Tweet! Vote for me


POSTED: Wednesday, March 11, 2009
This story has been corrected. See below.

Sixty-six-year-old John Radcliffe is clutching his hip new Flip video camera, recording U.S. Rep. Neil Abercrombie's opening speech of his campaign for governor.

Minutes after the Sunday ceremony ended, he is e-mailing the press, asking if they want videos of Abercrombie's announcement.

Meanwhile, 70-year-old Abercrombie is making national news by announcing his gubernatorial campaign to some 4,000 “;followers”; on the hot new social-networking Internet site Twitter.

As the 2010 political season starts, politicians are finding that youth has no monopoly on the rapidly increasing new tools of communication.

“;The telephone was a great invention because it enabled politicians and political organizers to communicate directly with people; TV is great because it enables campaigners to go right into the home and make a pitch; and now YouTube, Twitter, Facebook, Utterli, Ustream, Flicker ... permit you to go truly interactive,”; Radcliffe said. “;It's an organizer's dream come true.”;

Within a day of Democrat Abercrombie's announcement, Lt. Gov. James “;Duke”; Aiona, running in the GOP gubernatorial primary, announced he was setting up a Facebook page.

“;Our campaign recognizes how important these social networking sites are to stay connected with our supporters,”; said Aiona, adding that more sites are in the works.

Radcliffe, a lobbyist and veteran political consultant who has helped former Govs. John Waihee and Ben Cayetano, is a true believer in the potential of Internet politics.

“;This new stuff is, individually and collectively, a hell of a political tool,”; Radcliffe said. “;As I told somebody earlier, I feel like Clyde Barrow must have felt when he first saw his 1934 Ford V8, i.e., 'This is going to be great!'”;

While 20-somethings on Facebook may not know Clyde Barrow of “;Bonnie and Clyde”; bank-robbing fame, Ryan Ozawa, online journalist and technology consultant, says the Internet helps translate between the generations.

Ozawa, who has helped the Abercrombie campaign, advises politicians not to be “;invisible to a burgeoning demographic.”;

“;There are people younger than me who consider e-mail as quaint as postcards, who live their entire lives within Facebook, and for whom interaction online is a way of life, not a novelty,”; Ozawa said.

Watching the campaign from the mainland, Larry Sabato, director of the Center for Politics at the University of Virginia, says Abercrombie is wise to get on the Net.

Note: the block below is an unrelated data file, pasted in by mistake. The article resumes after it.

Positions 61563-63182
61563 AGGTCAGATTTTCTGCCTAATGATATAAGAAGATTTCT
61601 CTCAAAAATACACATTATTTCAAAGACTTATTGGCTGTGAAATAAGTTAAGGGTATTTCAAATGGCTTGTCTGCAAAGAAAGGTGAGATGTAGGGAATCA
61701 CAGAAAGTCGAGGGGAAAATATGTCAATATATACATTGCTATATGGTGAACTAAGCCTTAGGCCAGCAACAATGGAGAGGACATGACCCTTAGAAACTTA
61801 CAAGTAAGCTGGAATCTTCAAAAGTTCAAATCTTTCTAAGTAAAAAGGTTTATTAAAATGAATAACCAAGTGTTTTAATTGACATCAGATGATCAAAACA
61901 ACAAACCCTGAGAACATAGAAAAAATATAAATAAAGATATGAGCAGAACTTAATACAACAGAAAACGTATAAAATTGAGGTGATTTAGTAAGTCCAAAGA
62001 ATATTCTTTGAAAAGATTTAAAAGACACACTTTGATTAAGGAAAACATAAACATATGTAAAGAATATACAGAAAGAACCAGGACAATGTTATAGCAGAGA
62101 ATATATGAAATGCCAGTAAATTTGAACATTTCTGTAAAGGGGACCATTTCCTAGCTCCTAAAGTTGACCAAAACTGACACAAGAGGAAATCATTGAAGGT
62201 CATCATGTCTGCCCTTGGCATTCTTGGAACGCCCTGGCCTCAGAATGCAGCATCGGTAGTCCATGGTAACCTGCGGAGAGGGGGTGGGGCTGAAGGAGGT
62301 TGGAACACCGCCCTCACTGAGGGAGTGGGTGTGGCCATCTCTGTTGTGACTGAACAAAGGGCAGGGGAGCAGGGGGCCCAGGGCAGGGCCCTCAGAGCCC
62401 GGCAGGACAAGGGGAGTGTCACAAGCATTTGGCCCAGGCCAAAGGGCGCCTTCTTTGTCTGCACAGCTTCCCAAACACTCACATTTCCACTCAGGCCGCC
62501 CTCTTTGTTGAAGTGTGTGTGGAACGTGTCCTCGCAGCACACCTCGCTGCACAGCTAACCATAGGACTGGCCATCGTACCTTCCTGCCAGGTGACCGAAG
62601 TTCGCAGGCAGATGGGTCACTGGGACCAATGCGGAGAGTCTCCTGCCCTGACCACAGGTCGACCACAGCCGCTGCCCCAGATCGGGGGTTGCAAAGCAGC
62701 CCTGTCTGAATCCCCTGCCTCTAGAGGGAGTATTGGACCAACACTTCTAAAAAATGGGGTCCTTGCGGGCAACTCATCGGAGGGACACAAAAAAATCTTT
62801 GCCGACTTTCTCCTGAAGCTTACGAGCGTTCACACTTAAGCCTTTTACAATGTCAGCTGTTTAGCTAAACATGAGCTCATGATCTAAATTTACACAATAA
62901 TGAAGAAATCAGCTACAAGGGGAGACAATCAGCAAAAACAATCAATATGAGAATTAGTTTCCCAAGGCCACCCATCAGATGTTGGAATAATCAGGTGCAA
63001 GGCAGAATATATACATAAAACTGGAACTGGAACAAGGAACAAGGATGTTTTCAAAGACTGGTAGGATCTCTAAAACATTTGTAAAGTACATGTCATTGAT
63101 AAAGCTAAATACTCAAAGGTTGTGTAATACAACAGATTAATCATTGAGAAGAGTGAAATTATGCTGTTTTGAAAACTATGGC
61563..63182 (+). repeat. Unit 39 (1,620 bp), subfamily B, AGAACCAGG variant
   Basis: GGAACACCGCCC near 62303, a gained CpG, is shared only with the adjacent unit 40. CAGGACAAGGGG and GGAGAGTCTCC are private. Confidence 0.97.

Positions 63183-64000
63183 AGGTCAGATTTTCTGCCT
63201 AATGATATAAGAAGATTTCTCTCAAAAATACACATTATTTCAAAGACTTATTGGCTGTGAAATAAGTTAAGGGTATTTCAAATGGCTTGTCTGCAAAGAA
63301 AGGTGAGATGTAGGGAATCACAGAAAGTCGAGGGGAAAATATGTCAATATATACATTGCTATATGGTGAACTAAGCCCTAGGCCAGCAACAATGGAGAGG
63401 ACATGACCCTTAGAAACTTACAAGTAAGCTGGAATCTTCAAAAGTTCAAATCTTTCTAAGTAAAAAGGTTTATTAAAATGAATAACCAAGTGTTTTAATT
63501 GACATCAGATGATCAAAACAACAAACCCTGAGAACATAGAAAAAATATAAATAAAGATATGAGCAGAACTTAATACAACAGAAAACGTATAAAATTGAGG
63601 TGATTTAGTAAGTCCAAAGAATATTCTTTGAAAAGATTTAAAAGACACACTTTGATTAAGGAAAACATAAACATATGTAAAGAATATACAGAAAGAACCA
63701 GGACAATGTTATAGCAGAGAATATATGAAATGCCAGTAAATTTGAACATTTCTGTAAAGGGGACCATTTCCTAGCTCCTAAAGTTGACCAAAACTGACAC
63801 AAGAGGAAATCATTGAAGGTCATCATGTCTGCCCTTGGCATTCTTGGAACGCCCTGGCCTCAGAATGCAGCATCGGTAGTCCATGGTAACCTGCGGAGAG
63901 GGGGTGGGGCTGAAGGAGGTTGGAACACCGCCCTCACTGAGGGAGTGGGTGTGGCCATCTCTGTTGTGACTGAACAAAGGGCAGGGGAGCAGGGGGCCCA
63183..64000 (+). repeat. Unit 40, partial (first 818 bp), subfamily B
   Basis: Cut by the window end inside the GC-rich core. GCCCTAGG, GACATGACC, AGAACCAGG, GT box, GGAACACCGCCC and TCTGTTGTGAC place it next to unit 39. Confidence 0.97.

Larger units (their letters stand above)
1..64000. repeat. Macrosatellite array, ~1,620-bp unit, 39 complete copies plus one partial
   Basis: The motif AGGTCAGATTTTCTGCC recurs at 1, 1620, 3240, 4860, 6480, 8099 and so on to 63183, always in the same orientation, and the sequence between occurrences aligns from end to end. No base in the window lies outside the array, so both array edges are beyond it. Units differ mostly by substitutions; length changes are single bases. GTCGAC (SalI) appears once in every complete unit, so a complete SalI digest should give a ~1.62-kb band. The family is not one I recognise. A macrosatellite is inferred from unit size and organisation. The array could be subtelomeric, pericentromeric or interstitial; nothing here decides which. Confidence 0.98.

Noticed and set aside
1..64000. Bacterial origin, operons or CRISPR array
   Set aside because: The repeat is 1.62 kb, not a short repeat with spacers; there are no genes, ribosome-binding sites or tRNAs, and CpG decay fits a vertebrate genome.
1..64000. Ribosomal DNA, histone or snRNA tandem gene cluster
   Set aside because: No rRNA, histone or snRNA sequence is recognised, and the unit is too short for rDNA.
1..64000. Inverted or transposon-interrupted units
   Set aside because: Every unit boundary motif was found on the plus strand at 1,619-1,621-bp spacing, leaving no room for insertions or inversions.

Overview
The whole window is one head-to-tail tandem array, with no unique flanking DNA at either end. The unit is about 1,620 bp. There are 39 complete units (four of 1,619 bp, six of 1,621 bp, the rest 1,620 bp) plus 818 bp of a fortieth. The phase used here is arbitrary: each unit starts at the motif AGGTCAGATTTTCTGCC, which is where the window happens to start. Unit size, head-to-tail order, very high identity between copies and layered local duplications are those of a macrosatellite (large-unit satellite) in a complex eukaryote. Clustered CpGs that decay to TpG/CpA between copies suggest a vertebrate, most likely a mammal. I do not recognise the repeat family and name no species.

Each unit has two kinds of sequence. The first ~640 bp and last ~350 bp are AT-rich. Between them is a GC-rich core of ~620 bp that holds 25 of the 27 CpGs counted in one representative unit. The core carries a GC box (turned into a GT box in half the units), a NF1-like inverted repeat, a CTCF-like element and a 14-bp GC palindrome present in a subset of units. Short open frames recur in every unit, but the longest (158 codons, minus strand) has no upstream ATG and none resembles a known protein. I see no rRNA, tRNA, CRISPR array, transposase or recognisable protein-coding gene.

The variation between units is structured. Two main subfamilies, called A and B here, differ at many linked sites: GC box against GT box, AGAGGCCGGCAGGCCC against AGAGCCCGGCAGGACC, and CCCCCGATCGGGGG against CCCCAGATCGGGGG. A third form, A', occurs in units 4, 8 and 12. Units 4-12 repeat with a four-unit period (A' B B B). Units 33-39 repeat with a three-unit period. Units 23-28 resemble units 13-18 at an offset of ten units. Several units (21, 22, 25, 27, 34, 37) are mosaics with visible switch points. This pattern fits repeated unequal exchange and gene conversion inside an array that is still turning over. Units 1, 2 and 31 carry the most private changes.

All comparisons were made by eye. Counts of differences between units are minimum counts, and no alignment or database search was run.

“;Naturally, people are going to ask whether a guy who is 70 is up to potentially eight years of being governor. After all, Democrats asked that very question about McCain in his presidential run,”; Sabato said. “;Twitter and Facebook are subtle ways to offer an answer.”;

Hawaii, however, is not ready for a 100 percent cyberpolitical campaign, advises Andy Winer, state chairman of the successful Obama campaign.

Winer also helped the re-election campaign of U.S. Sen. Dan Akaka and he says field work, such as phone banks and canvassing specific neighborhoods, is the most important.

“;The solid voters in Hawaii still tend to be older, and they continue to rely on TV news and newspapers to get their information,”; Winer said.

Obama's savvy use of the Internet, with his Web page and e-mail updates, were an easy-to-notice part of the campaign, says University of Hawaii political scientist Neal Milner, but they are not the whole story.

“;They offer a politician a sweet opportunity to do what he or she constantly wants to do: get flattering information about him/herself to the public,”; Milner says.

But electronic social networks have a long way to go in local politics.

“;Old-ward heelers like me are still important because we know our neighbors and will talk to them and try to get them to vote for our candidates,”; Radcliffe admits.


Some of the major candidates already on the 2010 campaign trail and their Web sites:



Lt. Gov. James “;Duke”; Aiona: He has a Facebook page and is promising to add more social network opportunities.


U.S. Rep. Neil Abercrombie: Includes the full spread of social media contacts, including Blip, Facebook, Twitter, Flickr, Jott, Ustream, Utterli and YouTube.




Sen. Gary Hooser:

Councilman Donovan Dela Cruz:



Charles Djou:



John Henry Felix:





        » A quote on Page 4 of Wednesday's morning edition was incorrectly attributed. It was John Radcliffe, not U.S. Rep. Neil Abercrombie, who said of campaigning online, “;This new stuff is, individually and collectively, a hell of a political tool. As I told somebody earlier, I feel like Clyde Barrow must have felt when he first saw his 1934 Ford V8, i.e., 'This is going to be great!' “;